After garden tools, containers, or other gardening supplies have received good contact with a disinfectant, rinse them thoroughly to remove any residue. Then dry tools thoroughly with paper towels or other water-absorbing cloth. Lay tools in the sun to complete drying before storing.
Sharpening any garden tools that are used for cutting and chopping is another important maintenance chore that can prolong the usefulness of your tool. It also results in a more efficient tool that requires less energy to use. Sharp tools, such as pruners, are also better for the plant. Sharp, clean cuts help the plant heal more quickly and simply look better than cuts made with dull pruners that tend to leave plant cuts and tissue ragged, prolonging the time it takes a plant to heal and increasing the chances of diseases.
A rule of thumb when sharpening tools is to stick with the angle or the factory bevel of the tool. Do-it-yourselfers may use flat mill files, round or half-round files, or grinding or sharpening stones. For those who prefer to turn this task over to someone else, many hardware stores and some farmers markets offer tool sharpening services.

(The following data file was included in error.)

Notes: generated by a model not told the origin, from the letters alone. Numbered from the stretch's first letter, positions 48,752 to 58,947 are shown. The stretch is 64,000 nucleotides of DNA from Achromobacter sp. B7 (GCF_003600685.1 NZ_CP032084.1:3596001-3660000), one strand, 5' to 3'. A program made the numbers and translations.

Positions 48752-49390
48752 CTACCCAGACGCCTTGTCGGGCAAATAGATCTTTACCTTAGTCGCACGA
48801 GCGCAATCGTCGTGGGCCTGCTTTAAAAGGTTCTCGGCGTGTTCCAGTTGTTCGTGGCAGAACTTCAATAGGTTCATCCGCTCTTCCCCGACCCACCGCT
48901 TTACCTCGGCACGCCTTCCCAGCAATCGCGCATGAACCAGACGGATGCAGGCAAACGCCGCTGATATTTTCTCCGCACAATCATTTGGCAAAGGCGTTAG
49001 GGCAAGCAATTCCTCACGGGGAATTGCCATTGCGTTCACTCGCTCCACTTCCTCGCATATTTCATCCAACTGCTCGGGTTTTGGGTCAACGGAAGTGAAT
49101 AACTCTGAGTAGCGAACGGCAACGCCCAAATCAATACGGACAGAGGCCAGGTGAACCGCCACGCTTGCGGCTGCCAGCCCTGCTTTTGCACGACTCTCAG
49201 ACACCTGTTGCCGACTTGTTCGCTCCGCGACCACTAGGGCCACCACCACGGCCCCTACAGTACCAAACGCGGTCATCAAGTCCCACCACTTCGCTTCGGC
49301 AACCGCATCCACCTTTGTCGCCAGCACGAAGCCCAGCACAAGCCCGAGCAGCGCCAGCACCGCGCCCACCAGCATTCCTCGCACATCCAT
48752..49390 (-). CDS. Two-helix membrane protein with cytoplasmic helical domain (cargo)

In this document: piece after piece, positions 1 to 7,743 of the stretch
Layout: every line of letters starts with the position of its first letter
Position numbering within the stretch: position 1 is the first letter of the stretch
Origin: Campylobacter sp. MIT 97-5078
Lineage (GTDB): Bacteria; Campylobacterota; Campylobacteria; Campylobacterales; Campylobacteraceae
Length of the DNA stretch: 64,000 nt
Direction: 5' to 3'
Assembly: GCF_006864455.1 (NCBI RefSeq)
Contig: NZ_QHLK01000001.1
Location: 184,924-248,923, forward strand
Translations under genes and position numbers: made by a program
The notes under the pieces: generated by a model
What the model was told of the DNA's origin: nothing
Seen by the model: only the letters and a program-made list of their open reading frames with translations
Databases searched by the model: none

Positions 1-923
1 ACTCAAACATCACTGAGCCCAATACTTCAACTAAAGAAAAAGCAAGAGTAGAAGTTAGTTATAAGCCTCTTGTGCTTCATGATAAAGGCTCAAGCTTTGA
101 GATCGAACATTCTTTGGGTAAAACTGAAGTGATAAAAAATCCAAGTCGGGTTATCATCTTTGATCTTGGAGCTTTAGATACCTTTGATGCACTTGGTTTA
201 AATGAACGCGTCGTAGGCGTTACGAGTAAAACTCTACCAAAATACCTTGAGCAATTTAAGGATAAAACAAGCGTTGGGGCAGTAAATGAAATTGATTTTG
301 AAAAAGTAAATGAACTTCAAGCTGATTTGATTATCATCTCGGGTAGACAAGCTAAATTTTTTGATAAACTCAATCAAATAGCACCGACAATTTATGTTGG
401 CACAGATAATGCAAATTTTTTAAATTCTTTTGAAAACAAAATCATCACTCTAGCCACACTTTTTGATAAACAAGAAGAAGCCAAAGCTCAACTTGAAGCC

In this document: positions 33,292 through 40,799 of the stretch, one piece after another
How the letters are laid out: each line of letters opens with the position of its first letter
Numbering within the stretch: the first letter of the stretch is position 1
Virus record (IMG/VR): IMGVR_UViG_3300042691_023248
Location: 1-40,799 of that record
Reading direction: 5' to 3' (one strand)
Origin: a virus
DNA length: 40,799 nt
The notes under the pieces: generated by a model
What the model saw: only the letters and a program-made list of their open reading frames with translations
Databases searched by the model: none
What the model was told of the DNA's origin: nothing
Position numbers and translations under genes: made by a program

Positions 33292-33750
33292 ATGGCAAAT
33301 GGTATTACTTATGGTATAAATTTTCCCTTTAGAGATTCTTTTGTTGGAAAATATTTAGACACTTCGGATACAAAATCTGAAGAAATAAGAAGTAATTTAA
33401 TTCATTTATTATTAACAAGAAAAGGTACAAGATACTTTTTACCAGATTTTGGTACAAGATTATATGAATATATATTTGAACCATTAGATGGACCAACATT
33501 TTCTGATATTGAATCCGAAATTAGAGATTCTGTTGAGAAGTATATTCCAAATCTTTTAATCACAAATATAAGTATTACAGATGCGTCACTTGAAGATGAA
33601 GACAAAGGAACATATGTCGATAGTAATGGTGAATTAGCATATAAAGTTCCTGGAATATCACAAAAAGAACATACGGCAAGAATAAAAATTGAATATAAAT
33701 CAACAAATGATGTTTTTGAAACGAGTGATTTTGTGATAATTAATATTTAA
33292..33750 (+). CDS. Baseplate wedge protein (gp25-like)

After sharpening, or after cleaning and disinfecting tools at the end of the season, is a good time to apply a light coating of oil to your tools. Before applying oil, remove any rust with a steel wool pad, rinse with water, and dry thoroughly. Many gardeners use boiled linseed oil because it is made from natural products. It can be used on both metal and wood. While we often think of keeping metal tools rust-free with a light coating of oil, wooden handles can also benefit from a coat of oil to keep them from drying out and becoming brittle. If you don’t have linseed oil, vegetable oil from the kitchen will work for both metal and wood.
A little extra attention with pruners and any tools with an open and close mechanism can be helpful. Use a 3-in-1 oil and apply to the mechanisms and then open and close several times so the oil will move throughout the mechanism.
Any tool benefits from regular maintenance and before storing at the end of the season. A little time on this gardening chore will keep your tools performing like new.
Thanks for signing up! You will begin receiving emails from Tractor Supply shortly.
You can unsubscribe at any time.